Effects of the COVID-19 pandemic on the outcomes of HIV-exposed neonates: a Zimbabwean tertiary hospital experience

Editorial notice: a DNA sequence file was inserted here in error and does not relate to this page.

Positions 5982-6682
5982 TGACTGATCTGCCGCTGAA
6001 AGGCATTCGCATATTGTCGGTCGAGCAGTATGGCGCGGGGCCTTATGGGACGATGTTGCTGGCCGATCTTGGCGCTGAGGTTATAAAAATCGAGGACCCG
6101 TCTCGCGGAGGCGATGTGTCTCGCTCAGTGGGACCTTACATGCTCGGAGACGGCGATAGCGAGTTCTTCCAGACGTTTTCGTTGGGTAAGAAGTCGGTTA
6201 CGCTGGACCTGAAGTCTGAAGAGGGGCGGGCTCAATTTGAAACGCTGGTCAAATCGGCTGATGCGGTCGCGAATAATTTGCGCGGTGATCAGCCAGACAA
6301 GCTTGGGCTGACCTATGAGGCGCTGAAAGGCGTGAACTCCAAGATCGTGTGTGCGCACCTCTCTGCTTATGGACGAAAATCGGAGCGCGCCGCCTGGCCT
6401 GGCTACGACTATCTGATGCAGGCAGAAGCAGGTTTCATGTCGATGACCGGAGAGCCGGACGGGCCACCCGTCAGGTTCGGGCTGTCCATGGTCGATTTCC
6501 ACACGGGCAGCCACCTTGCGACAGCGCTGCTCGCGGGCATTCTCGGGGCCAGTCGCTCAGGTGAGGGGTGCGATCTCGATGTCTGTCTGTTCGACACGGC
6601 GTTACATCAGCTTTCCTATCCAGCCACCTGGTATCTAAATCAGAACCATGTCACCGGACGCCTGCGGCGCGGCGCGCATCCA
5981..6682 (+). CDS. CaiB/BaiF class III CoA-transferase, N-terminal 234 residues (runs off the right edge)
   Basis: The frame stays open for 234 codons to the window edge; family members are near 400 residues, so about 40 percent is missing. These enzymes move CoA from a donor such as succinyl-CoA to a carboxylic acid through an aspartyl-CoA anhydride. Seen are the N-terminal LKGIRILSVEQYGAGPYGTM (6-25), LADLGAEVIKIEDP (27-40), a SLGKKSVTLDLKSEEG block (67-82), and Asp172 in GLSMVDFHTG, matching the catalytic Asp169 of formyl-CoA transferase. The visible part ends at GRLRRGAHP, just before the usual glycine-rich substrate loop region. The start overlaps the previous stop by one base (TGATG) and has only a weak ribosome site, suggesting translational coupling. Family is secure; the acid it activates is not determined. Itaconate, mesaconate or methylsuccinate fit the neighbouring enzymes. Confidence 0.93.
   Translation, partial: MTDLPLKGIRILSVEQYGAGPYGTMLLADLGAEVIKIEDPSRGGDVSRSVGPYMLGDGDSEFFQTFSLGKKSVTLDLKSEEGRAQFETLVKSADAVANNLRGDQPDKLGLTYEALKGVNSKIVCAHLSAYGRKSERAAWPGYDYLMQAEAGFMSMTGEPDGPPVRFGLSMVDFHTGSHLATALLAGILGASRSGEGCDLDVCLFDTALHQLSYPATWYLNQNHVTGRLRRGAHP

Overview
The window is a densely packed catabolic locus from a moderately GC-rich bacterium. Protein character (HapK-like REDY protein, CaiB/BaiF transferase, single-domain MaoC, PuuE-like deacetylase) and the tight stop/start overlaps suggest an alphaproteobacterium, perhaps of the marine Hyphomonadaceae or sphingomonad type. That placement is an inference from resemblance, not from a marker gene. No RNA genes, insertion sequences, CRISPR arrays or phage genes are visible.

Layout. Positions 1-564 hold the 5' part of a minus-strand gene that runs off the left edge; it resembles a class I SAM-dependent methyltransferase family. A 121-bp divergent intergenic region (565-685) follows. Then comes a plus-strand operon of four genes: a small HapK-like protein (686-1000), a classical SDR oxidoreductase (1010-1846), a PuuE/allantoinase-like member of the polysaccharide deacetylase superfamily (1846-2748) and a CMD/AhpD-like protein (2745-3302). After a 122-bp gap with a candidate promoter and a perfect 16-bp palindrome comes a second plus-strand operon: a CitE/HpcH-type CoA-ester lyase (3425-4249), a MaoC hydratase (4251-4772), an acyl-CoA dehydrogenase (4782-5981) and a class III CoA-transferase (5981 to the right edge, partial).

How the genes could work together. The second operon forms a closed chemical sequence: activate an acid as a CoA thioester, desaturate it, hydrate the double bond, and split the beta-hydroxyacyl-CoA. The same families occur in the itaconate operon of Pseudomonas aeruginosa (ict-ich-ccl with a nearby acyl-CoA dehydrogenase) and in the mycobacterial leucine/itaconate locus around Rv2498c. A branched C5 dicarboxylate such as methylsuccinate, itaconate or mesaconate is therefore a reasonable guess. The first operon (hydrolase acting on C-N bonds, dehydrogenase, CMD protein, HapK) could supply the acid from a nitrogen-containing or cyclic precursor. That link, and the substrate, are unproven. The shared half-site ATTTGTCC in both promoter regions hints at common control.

Abstract Introduction The COVID-19 pandemic has globally impacted health service access, delivery and resources. There are limited data regarding the impact on the prevention of mother to child transmission (PMTCT) service delivery in low-resource settings. Neotree ( www.neotree.org ) combines data collection, clinical decision support and education to improve care for neonates. Here we evaluate impacts of COVID-19 on care for HIV-exposed neonates. Methods Data on HIV-exposed neonates admitted to the neonatal unit (NNU) at Sally Mugabe Central Hospital, Zimbabwe, between 01/06/2019 and 31/12/2021 were analysed, with pandemic start defined as 21/03/2020 and periods of industrial action (doctors (September 2019-January 2020) and nurses (June 2020-September 2020)) included, resulting in modelling during six time periods: pre-doctors’ strike (baseline); doctors’ strike; post-doctors’ strike and pre-COVID; COVID and pre-nurses’ strike; nurses’ strike; post nurses’ strike. Interrupted time series models were used to explore changes in indicators over time. Results Of 8,333 neonates admitted to the NNU, 904 (11%) were HIV-exposed. Mothers of 706/765 (92%) HIV-exposed neonates reported receipt of antiretroviral therapy (ART) during pregnancy. Compared to the baseline period when average admissions were 78 per week (95% confidence interval (CI) 70–87), significantly fewer neonates were admitted during all subsequent periods until after the nurses’ strike, with the lowest average number during the nurses’ strike (28, 95% CI 23–34, p < 0.001). Across all time periods excluding the nurses strike, average mortality was 20% (95% CI 18–21), but rose to 34% (95% CI 25, 46) during the nurses’ strike. There was no evidence for heterogeneity (p > 0.22) in numbers of admissions or mortality by HIV exposure status. Fewer HIV-exposed neonates received a PCR test during the pandemic (23%) compared to the pre-pandemic periods (40%) (RR 0.59, 95% CI 0.41–0.84, p < 0.001). The proportion of HIV-exposed neonates who received antiretroviral prophylaxis during admission was high throughout, averaging between 84% and 95% in each time-period. Conclusion While antiretroviral prophylaxis for HIV-exposed neonates remained high throughout, concerning data on low admissions and increased mortality, similar in HIV-exposed and unexposed neonates, and reduced HIV testing, suggest some aspects of care may have been compromised due to indirect effects of the pandemic.